Monday, September 1, 2014

Labor Day reading: Great oped on protecting workers ...

Link here

Excerpt:
Barack Obama’s vow to create a “rising, thriving” middle class has instead produced stagnant incomes, a weak consumer economy and a surge in government dependency – all while his overbearing executive branch actively works against the best interests of American laborers. And no agency has been more instrumental in this assault on American productivity than the National Labor Relations Board (NLRB) – which was recently at the heart of a major constitutional crisis.

Saturday, August 30, 2014

Lottery system for Broadway (touring) shows

I'll be going to ...


I won a "twitter lottery" to purchase $27 tickets for The Book of Mormon in Philadelphia.  This is a show I've wanted to see for quite a while, so I'm excited to get tickets (and at a great price).

Many Broadway theaters have either a system where people can get last-minute seats, usually good ones, by going through a system called "rush" or a "lottery".  The rush system is where some seats are reserved until the day of the show and sold for a low price (often $25-$40 when they would otherwise cost $100+) at a particular time.  For rush tickets, sometimes you'd need to get to the ticket booth several hours in advance.  (Law of demand in action here - the lower the price, the greater the quantity demanded!)

The lottery system is different.  There you just enter your name and at some set time prior to the show there is a drawing to see who will purchase the low-priced tickets.

For this touring version of The Book of Mormon, you enter the lottery via twitter by retweeting a specific tweet.  I did and won seats.

Here are two questions for economics students:

1. What's more efficient: a rush system or a lottery system?
2. Why would a Broadway show sell good seats at such a discount?

Thursday, August 28, 2014

A police officer answers questions on Ferguson ...

Link here

The whole article is great.  Here's an excerpt:
Shooting events are over far faster than most people think. According to a scientifically-validated study on reaction times, the time from a threat event to recognition of the threat (the decision making process) is 31/100 second. The mechanical action of pulling the trigger is as fast as 6/100 of a second. 
For those who aren't anti-police but are curious about some issues claimed in the Ferguson case, this is great.




Tuesday, August 26, 2014

Disparate treatment vs. impact

It is so crucial to understand the difference between these two facts.  This includes academia.  Many professors who get upset about supposed discrimination, don't understand this difference.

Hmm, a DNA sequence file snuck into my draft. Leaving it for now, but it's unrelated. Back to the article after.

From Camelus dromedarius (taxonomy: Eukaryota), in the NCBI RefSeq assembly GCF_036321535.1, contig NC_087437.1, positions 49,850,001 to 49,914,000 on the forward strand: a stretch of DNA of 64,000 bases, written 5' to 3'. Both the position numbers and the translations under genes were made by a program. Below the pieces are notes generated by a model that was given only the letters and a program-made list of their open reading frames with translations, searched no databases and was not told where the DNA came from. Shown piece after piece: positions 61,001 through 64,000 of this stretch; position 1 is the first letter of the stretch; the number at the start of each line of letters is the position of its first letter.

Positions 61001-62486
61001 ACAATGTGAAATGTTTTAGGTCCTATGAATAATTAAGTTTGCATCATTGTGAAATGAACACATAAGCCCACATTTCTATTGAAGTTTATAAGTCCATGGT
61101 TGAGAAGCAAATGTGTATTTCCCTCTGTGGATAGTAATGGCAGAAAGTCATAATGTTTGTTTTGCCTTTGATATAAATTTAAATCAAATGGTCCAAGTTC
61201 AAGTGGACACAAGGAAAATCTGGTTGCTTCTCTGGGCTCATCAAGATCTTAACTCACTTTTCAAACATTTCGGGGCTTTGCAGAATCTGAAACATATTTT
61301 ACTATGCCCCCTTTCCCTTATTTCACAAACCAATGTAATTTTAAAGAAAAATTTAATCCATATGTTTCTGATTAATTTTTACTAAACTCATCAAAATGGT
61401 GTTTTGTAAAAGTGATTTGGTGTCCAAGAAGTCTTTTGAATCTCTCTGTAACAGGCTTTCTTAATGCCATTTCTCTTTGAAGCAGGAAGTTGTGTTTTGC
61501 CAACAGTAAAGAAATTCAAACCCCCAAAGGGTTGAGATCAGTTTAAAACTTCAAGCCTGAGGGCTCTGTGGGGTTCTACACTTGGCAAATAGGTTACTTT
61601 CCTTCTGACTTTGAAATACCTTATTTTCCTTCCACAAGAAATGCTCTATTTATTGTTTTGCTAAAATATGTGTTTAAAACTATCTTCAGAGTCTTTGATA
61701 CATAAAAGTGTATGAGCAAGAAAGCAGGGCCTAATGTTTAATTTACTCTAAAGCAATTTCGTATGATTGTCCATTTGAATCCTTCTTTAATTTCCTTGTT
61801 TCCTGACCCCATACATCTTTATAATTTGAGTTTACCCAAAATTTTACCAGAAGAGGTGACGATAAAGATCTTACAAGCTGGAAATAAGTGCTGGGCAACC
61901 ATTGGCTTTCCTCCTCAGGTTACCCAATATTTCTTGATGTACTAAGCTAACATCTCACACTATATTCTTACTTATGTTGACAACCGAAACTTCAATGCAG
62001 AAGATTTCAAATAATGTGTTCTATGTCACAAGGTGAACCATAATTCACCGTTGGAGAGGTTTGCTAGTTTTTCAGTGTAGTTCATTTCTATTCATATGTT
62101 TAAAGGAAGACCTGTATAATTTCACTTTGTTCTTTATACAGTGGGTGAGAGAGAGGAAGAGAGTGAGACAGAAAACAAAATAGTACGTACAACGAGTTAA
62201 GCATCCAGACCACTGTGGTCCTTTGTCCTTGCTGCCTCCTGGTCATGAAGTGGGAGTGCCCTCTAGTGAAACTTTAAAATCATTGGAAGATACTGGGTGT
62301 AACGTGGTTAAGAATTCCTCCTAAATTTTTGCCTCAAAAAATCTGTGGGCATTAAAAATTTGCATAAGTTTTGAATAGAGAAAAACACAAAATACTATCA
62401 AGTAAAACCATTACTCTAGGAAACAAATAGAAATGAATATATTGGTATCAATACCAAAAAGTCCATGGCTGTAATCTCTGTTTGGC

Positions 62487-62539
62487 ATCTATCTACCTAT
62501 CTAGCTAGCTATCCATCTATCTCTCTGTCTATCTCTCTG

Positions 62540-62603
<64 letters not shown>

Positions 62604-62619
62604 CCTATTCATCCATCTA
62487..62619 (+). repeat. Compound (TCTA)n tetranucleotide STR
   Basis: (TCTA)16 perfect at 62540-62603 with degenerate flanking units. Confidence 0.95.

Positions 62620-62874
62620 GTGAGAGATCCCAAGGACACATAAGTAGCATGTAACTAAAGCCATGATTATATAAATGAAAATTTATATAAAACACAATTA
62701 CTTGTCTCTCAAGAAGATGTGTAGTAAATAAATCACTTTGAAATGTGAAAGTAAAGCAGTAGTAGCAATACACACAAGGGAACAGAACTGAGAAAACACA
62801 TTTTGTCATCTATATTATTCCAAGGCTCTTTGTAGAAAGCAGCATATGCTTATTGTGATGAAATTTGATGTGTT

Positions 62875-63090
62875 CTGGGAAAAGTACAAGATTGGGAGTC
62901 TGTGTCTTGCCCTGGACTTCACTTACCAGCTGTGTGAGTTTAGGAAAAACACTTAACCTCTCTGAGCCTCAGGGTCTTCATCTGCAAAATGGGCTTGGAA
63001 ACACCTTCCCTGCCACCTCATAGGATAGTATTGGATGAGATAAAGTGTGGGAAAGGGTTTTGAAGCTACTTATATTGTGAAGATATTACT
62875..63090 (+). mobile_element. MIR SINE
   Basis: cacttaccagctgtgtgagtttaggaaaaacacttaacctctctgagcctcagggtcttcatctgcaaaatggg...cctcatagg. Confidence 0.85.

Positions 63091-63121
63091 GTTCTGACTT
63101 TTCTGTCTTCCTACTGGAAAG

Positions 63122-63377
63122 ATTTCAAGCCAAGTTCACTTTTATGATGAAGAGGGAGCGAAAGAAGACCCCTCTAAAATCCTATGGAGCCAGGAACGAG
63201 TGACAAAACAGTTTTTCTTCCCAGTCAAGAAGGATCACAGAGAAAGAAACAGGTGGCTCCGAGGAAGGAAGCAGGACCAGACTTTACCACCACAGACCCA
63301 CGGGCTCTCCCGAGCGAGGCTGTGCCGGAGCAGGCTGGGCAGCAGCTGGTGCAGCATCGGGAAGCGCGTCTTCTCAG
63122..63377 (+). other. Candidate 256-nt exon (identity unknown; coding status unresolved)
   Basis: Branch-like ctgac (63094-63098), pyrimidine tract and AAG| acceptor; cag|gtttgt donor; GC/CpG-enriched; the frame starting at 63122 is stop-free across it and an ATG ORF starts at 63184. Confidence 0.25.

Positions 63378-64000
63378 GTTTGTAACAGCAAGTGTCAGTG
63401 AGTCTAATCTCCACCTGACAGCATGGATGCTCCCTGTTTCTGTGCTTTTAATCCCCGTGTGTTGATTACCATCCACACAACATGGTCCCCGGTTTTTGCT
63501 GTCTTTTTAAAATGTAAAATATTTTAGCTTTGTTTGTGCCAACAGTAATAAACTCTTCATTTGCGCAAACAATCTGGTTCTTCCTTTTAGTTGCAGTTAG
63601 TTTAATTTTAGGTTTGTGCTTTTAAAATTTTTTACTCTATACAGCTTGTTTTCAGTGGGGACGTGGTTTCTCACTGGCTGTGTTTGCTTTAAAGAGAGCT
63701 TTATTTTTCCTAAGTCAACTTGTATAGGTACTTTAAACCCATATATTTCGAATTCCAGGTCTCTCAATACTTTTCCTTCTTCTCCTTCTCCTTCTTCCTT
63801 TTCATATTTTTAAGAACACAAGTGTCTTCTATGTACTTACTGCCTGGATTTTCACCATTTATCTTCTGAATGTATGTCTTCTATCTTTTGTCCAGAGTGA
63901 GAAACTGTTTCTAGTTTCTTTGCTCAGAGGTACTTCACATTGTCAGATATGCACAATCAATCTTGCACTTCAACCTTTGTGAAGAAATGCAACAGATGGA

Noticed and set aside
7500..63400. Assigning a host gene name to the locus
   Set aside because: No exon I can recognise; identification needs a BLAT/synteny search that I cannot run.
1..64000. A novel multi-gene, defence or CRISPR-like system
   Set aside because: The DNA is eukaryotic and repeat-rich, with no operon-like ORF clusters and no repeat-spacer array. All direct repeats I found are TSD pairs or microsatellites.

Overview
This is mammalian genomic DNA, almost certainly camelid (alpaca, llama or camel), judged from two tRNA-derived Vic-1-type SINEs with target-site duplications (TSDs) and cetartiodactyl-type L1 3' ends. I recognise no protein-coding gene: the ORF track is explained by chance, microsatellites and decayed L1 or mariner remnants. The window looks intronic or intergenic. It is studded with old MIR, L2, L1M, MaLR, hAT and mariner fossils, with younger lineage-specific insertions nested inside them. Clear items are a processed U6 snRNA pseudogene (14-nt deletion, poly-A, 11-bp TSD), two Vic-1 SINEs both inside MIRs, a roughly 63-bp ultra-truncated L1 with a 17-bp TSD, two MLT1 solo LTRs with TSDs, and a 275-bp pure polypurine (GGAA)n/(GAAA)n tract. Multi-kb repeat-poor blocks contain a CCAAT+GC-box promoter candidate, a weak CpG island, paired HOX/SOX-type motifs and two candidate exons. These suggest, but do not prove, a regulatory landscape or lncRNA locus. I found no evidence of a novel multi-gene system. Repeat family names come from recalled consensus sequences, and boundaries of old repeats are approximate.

Pacific Legal Foundation has a nice write-up here.

It starts:
There are two types of discrimination recognized by our various civil rights laws: disparate treatment and disparate impact. The former is conscious, intentional discrimination.  The latter is unintentional, and is demonstrated through statistical disparities.  Here on the Liberty Blog we have often posted on various absurd applications of disparate impact theory.  We have also notedhow the Obama Administration is trying to inject disparate impact into nearly every facet of American life.  Disparate impact is a pernicious doctrine that forces racial balancing, hurts business, and violates the Equal Protection Clause.


Saturday, August 23, 2014

Tax inversions - Mankiw's take

Click here for Mankiw's piece on tax inversions.  My favorite excerpt:
The great 20th-century jurist Learned Hand— who, by the way, has one of the best names in legal history — expressed the principle this way: “Anyone may arrange his affairs so that his taxes shall be as low as possible; he is not bound to choose that pattern which best pays the treasury. There is not even a patriotic duty to increase one’s taxes.”


Negative economic impact of hurricanes


Full paper here

Excerpt from WSJ:
What they found is that the popular idea that disasters stimulate growth and economic losses are made up quickly isn’t true. Storms cause a long-running reduction in per capita real gross domestic product.
The researchers found if during the course of a year each location in a country experienced maximum cyclone wind speeds of 9.4 meters per second (m/s) above average (about an extra 21 miles per hour), this would result in national income being 3.6% lower in 20 years than it would have been without the storm.